According to this story over at Diverse Issues in Higher Education, Howard Law School adds the cost of a bar review course ($1,000 per year, $3,000 in total) into its required fees. The Howard Law site was down when I tried to confirm this, but I was able to pull up a cached Google page which did in fact show this fee.
Why? For both good and bad reasons. The good? It appears that one third of students did not take a bar review course (explanation later), and consequently 40% of them failed the MD bar exam. It’s common knowledge that in order to pass the bar exam, you must take a course – BarBri, generally – that teaches specifically to the bar exam. To spend $100,000 or more on a law degree and then fail the bar exam by not going that extra distance at the end of the race is ill-advised.
But the bad? First of all, the students were not taking the bar prep courses because of the cost, not because they thought they were already prepared and didn’t need the extra help. These bar review courses are expensive, and after three years of living like a student and probably having bank accounts as depleted as they will ever be, finding a few grand (plus living expenses) for a long additional bar review course is a significant burden. (I ended up having to take out a Bar Study Loan from everyone’s favorite loan shark, Sallie Mae, for mine – what was I thinking?)
Here’s what I know you’re thinking right now: instead of law schools requiring students to pay extra money for a bar review course, why not simply alter the curriculum and style of teaching to make sure all grads are well-prepped for the bar exam the minute they walk out of law school on graduation day?
And this is one change that I firmly believe law schools should be making. It’s not acceptable – not acceptable- for law schools to continue on a path of ignoring required skills and knowledge, whether that be knowing how to take and pass the bar exam, to knowing how to take a small case from start to finish, to knowing how to dissect and review a contract, etc. The sole focus on the theoretical, archaic, irrelevant(?) world of casebooks and socratic teaching doesn’t fit with what students need (and expect) from three years in law school. Things have to change; professors must start thinking about whether the material they teach is relevant and useful to students and employers (although I concede that without a certain amount of the theoretical, historical and traditional curriculum, lawyers wouldn’t develop the sharper minds needed to practice law).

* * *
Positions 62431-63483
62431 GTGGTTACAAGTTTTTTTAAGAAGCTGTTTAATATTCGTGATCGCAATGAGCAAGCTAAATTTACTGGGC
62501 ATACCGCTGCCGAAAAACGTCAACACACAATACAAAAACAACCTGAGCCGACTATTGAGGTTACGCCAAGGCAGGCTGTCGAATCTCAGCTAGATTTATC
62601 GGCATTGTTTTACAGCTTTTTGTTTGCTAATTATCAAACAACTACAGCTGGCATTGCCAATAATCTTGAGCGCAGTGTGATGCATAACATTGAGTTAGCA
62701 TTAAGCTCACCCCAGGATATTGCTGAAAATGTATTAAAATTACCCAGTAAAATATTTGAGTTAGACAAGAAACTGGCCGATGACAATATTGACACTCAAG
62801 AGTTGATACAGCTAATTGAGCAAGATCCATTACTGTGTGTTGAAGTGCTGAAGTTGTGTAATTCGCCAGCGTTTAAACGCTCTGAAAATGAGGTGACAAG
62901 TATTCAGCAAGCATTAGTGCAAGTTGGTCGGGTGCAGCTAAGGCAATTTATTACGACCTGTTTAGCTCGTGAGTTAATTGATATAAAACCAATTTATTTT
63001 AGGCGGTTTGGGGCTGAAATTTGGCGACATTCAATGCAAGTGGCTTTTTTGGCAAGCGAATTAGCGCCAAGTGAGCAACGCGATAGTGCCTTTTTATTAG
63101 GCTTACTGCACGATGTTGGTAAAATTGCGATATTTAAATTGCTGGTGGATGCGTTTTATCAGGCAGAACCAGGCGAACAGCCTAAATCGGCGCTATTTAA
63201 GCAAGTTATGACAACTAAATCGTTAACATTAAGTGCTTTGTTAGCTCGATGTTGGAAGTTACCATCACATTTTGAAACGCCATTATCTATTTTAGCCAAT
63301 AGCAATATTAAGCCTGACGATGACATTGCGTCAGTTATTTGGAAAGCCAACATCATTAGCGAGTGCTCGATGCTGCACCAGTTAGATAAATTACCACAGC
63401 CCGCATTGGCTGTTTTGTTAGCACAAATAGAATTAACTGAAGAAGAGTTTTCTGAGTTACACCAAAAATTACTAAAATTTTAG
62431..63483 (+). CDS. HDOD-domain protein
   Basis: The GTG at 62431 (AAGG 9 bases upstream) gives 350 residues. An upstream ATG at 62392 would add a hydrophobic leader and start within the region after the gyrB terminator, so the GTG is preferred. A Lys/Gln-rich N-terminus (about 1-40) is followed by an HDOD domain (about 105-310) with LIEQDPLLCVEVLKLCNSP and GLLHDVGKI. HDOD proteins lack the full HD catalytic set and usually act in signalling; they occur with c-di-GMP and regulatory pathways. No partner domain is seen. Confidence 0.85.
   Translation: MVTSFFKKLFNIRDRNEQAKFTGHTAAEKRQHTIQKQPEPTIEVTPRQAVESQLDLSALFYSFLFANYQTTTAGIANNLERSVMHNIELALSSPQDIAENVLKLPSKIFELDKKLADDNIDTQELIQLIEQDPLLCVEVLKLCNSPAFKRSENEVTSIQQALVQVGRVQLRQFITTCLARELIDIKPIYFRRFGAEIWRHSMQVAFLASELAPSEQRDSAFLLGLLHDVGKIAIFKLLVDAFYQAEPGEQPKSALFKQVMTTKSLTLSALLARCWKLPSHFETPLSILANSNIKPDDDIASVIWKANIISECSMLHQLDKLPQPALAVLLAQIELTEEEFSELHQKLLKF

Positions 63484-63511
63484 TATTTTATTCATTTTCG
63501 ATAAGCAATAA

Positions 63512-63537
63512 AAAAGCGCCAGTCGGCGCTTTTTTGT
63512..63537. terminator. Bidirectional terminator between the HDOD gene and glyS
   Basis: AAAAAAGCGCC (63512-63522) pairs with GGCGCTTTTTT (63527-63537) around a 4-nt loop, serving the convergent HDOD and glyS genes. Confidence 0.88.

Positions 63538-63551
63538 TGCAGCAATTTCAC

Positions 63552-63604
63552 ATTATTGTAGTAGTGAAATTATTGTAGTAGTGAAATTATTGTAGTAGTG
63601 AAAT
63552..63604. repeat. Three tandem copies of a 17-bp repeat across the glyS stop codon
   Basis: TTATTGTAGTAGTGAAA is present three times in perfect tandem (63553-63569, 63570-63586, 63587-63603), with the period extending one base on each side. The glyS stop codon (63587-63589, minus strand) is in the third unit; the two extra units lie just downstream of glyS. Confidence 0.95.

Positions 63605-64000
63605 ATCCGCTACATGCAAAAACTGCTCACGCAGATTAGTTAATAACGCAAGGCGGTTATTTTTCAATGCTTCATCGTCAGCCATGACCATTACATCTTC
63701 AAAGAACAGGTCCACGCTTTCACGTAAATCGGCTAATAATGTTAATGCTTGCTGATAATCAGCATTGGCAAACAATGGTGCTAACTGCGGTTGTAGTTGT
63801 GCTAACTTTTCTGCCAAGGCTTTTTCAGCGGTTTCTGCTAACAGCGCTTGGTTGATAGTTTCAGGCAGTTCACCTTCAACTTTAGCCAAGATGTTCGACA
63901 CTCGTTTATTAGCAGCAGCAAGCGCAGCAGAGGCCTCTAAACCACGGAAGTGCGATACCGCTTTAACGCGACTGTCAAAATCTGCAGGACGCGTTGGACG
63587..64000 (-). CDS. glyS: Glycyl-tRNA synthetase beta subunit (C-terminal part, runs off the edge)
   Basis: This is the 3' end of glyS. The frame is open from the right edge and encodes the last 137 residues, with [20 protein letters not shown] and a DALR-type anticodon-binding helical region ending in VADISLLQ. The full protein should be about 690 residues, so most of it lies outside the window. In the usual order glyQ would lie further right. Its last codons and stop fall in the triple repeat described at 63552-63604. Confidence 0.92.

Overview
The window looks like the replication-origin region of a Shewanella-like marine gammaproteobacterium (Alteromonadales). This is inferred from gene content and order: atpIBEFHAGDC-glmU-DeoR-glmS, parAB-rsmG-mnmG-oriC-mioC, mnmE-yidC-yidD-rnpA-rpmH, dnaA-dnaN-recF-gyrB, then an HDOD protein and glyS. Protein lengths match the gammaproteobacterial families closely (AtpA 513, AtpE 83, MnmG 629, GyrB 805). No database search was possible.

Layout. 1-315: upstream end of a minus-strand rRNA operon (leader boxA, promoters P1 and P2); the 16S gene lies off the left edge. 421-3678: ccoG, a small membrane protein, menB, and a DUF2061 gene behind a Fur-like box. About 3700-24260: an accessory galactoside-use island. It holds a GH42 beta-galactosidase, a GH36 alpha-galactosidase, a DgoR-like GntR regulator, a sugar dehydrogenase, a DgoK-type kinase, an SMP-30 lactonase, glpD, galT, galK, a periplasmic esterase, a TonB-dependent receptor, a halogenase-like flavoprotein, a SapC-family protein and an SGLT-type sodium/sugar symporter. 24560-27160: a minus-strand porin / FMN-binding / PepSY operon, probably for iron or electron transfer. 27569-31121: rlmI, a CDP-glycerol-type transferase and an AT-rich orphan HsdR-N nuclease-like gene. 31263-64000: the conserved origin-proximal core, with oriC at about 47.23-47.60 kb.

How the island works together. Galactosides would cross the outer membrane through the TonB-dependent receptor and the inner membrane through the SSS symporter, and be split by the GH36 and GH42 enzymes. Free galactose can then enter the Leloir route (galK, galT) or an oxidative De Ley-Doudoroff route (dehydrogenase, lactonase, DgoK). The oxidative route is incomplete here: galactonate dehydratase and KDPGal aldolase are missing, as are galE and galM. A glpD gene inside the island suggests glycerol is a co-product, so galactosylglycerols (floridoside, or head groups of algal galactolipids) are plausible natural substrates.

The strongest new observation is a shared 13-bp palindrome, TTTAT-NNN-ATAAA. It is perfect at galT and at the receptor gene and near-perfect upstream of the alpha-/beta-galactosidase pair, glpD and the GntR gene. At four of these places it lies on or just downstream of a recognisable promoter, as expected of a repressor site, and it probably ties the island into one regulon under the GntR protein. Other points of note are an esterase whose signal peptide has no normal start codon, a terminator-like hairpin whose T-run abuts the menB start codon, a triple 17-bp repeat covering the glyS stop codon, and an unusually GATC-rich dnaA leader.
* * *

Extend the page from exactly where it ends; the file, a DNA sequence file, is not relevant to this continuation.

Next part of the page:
It’s just one more example of law schools’ attitudes to students: “We’ll keep doing what we’ve been doing, and someone else can pick up the pieces later.” Like with no practical training – the employers are expected to teach that. Like with no concern for the bar exam – the students will pay for that and the bar review providers will teach it. Like with no concern for rising tuition – the students can find public service jobs and the government will pick up loan forgiveness costs. There’s always a third party that law schools are looking at to deal with deficiencies in legal education, and it’s getting old.
Are all law schools like this? No. The article gives Florida A&M’s law school as an example:
Florida A&M University College of Law offers its new graduates a free, 10-week bar prep course. It is the culmination of bar exam prep opportunities that, starting in their first year of law school, are available through FAMU’s Academic Success and Bar Preparation program. That endeavor emphasizes, among other aims, the importance of earning a solid GPA as a first-year student. The ABA mandates a uniform first-year curriculum, meaning courses taught in year one are very likely to appear on the bar exams of every state.
The law school recently added two for credit elective courses aimed at improving passage rates. One course teaches the skills needed to pass bar exams in most states; the other course deals solely with Florida law. Both zero in on essay writing and analytical proficiency.
Why is this model not adopted by all law schools? There’s a rumor that low-ranked schools “teach to the bar exam”, while high-ranked schools – with their high-intelligence students? – don’t need to cover bar exam materials in school because the students are smart enough to pass. In other words, if a school teaches bar exam materials, it’s got dumb students. Obviously, given the choice between attending Harvard and Florida A&M, I’d go for Harvard. But given the choice between attending Florida A&M and another low-ranked law school, I’d rather attend Florida A&M where at least they try and get me through the bar exam, rather than pretending that these issues don’t exist.